unless four-fifths of the house in which the bill shall be pending, may deem it
expedient to dispense with this rule; and every bill having passed both houses,
shall be signed by the speaker and president of their respective houses.
15. - 24. All bills for raising revenue shall originate in the house of
representatives, but the senate may amend or rejec
t them as other bills.16. - 25. Each member of the legislature shall receive
from the public treasury a compensation for his services, which may be increased
or diminished by law, but no increase of compensation shall take effect during
the session at which such increase shall have been made.
17. - 26. No senator or representative shall, during the term for which be
shall have been elected, nor for one year thereafter, be appointed to any civil
office of profit under this state, which shall have been created, or the
emoluments of which shall have been increased, during such term, except such
offices as may be filled, by elections by the people; and no member of either
house of the legislature shall, after the commencement of the first session of
the legislature after his election and during the remainder of the term for
which he is elected, be eligible to any office or place, the appointment to
which may be made in whole or in part by either branch of the legislature.
18. - 27. No judge of any court of law or equity, secretary of state,
attorney general, clerk of any court of record, sheriff or collector, or any,
person bolding a lucrative office under the United States or this state, shall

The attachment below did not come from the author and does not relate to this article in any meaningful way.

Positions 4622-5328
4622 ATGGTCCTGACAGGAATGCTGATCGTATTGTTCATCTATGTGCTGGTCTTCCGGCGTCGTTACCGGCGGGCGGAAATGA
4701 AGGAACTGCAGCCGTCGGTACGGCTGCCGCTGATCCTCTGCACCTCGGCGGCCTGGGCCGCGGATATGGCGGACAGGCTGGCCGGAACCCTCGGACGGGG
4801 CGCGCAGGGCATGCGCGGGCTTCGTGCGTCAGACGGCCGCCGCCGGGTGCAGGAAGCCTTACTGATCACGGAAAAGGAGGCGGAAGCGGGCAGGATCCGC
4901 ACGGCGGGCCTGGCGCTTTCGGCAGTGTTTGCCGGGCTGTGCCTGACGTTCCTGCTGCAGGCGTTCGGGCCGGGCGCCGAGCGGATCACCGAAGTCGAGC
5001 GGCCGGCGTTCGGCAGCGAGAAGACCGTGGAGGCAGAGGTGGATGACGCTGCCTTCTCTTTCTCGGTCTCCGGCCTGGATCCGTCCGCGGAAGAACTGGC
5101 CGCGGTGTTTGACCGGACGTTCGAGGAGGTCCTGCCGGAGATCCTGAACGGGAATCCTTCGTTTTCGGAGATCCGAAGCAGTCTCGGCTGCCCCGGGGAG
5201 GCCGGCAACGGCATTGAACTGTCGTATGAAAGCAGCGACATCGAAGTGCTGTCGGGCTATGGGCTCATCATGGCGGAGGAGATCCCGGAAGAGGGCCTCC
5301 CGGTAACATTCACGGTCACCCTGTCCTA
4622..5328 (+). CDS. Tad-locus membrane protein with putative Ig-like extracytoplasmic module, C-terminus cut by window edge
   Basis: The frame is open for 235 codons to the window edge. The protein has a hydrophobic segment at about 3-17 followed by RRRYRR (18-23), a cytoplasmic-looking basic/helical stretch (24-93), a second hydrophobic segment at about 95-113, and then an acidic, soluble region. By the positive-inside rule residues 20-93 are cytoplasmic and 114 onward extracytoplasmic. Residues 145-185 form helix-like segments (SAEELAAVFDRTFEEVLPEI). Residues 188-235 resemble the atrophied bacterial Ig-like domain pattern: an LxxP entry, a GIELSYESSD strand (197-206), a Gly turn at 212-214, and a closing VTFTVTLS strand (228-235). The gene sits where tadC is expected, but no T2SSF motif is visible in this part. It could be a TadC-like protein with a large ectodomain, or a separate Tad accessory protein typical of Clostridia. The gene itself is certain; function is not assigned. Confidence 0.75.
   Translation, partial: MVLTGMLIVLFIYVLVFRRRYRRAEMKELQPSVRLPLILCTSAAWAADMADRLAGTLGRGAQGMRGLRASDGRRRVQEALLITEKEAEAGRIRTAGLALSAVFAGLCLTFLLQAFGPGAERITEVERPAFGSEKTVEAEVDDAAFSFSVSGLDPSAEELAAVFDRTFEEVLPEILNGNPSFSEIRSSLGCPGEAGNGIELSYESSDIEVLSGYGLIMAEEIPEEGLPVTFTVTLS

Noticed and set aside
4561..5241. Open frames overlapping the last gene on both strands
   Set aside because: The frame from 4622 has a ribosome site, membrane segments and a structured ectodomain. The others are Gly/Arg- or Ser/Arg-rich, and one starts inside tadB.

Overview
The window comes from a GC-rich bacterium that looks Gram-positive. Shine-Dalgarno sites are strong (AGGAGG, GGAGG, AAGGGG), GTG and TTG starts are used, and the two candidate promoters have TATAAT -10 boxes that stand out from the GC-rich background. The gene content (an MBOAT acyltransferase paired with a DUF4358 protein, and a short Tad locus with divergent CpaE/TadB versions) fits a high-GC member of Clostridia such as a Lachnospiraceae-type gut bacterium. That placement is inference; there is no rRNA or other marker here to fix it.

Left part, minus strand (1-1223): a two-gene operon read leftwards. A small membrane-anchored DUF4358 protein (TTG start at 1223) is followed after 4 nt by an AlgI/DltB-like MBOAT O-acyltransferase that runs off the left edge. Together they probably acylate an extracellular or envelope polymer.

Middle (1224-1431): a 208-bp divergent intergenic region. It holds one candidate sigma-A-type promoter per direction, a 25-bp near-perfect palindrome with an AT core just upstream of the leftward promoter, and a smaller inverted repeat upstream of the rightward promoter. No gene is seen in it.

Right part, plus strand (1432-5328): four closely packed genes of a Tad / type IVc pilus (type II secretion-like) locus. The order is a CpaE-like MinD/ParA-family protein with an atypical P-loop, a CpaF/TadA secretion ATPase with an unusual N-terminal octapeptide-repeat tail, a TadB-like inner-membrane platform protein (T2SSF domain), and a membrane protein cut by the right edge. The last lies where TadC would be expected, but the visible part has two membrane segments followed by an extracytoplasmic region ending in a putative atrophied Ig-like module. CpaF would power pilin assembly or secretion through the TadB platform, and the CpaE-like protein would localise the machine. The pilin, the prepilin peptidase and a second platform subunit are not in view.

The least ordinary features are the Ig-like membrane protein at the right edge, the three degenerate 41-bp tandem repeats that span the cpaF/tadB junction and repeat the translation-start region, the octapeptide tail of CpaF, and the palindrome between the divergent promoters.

be eligible to the legislature: Provided, That offices in the militia, to which
is attached no annual salary, and the office of justice of the peace, shall
not be deemed lucrative. 19. - 28. No person who hath heretofore been, or
hereafter may be, a collector or holder of public moneys, shall have a seat in
either house of the legislature, until such person shall have accounted for, and
paid into the treasury, all sums for which he may be accountable.
20.- 29. The first election for senators and representatives shall be general
throughout the state, and shall be held on the first Monday and day following in
November 1833; and thereafter, there shall be biennial elections for senators to
fill the places of those whose term of service may have expired.
21. - 30. The first and all future sessions of the legislature shall be held
in the town of Jackson, in the county of Hinds, until the year 1850. During the
first session thereafter, the legislature shall have power to designate by law
the permanent seat of government: Provided, however, That unless such
designation be then made by law, the seat of government shall continue
permanently at the town of Jackson. The first session shall commence on the
third Monday in November, in the year 1833. And in every two years thereafter,
at such time as may be prescribed by law.
22. - 1. The senate. Under this lead will be considered the qualification of
senators; their number; by whom they are elected; the time for which they are
1. No person shall be a senator unless he be a citizen of the United States;
and shall have been an inhabitant of this state for four years next preceding
his election, and the last year thereof a resident of the district for which he
shall be chosen, and have attained the age of thirty years. Art. 3, s. 14.
2. The number of senators shall never be less than one-fourth, nor more than